Retirees who have the bad luck to stop working just before or after a few bad years in the markets can suffer permanent damage to their nest egg. To illustrate the problem, Russell Investments created two hypothetical retirees who each had a $1 million account; earned an average of 7 percent on their investments over 20 years; and made the same annual withdrawals, starting at $50,000 and increasing them 3 percent a year to keep up with inflation. One of the retirees had mostly positive returns in the early years, with losses concentrated in later years, leaving $1.7 million after 20 years. The other, who had the same annual returns but in the opposite order, ran out of money by year 19.
The government, which created 401(k)s and other tax-deferred accounts, offers little guidance for making the money last. The minimum distribution rules for retirement accounts, which require retirees to withdraw money starting after age 70 ½, are meant to make sure people pay taxes on savings they accumulated tax-free—they are not designed as guidelines for spending.
The Department of Labor said in 2013 that it would propose formal rules requiring 401(k) providers to show people how long their money will last under various scenarios, something many already do. The department has not done so yet. President Obama has proposed eliminating required distributions for people with account balances of less than $100,000 so they can continue to accumulate tax-deferred savings. That proposal is bogged down in the debate over revamping the U.S. tax code.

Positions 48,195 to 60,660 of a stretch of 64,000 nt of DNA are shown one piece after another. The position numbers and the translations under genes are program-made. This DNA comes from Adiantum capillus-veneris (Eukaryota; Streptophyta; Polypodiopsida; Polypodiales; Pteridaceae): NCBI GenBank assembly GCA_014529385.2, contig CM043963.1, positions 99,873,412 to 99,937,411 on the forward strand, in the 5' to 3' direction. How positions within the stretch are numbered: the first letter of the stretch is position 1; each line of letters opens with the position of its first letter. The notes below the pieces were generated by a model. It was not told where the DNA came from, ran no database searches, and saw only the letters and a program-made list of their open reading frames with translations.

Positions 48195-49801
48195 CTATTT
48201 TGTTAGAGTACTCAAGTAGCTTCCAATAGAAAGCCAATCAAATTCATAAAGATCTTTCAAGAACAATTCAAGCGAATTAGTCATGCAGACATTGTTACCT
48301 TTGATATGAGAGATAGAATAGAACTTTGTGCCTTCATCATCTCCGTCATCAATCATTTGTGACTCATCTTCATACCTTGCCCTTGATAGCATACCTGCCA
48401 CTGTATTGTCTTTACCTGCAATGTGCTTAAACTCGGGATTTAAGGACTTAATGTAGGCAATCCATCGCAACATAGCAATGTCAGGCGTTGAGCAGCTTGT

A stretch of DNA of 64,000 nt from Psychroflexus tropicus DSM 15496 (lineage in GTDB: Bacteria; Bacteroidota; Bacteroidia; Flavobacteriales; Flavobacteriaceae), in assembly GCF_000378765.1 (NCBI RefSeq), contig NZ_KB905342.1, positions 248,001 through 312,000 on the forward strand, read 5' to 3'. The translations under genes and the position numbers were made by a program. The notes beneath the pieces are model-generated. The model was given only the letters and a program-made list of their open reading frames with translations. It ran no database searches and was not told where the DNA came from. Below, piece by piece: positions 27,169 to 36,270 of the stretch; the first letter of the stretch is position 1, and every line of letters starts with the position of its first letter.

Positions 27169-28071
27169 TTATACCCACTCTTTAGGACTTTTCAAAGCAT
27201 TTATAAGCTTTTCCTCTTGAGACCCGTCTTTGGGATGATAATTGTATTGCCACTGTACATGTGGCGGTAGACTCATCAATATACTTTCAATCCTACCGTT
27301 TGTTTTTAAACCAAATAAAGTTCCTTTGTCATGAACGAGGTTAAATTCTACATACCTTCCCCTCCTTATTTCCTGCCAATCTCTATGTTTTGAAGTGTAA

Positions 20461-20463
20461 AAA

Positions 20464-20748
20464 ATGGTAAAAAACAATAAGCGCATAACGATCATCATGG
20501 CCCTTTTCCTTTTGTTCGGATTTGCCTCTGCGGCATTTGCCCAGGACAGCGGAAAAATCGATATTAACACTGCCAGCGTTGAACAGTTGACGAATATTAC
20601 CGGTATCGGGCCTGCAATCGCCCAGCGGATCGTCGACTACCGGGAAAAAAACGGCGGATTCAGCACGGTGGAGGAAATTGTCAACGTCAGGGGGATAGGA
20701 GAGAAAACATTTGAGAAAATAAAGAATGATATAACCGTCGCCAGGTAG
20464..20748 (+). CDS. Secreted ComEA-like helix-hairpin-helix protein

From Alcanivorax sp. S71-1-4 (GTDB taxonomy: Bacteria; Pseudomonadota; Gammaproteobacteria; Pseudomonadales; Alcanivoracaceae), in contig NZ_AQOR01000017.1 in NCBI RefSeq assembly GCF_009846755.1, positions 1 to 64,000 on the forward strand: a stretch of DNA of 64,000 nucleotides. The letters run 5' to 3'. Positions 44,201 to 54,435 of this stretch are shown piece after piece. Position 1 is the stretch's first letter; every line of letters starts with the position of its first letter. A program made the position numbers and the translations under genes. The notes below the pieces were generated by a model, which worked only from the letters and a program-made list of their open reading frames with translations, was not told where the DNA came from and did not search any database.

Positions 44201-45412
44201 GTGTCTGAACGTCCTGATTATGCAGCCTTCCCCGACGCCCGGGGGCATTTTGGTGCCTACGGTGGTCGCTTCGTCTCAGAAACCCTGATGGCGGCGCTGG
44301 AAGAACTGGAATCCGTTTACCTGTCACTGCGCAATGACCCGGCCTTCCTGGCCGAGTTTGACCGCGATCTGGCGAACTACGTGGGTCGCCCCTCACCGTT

While the government “is increasingly focused on helping individuals manage” their retirement assets, Mark Iwry, deputy assistant secretary for retirement and health policy at the Department of the Treasury, wrote in an e-mail, “there’s plenty more that we can do, and there’s a lot more that the private sector can do.” Earlier this year, the department changed its rules to encourage people to purchase longevity annuities—which don’t start paying out until age 80 or 85—with money from 401(k) accounts and individual retirement accounts. “As boomers approach retirement and life expectancies increase, longevity-income annuities can be an important option to help Americans plan for retirement and ensure they have a regular stream of income for as long as they live,” Iwry said.
The lack of preparation for post-retirement spending means a lot of people are going to find they don’t have enough to live on, says Janice Scherwitz, a benefits specialist at a hospice in Florida. “They are probably going to have to end up being in the workforce a lot longer than they would like,” she says. “We have a whole new group of people who don’t even have a clue of what they need to live on and are going to come to a terrible realization someday.”
To continue reading this article you must be a Bloomberg Professional Service Subscriber.
If you believe that you may have received this message in error please let us know.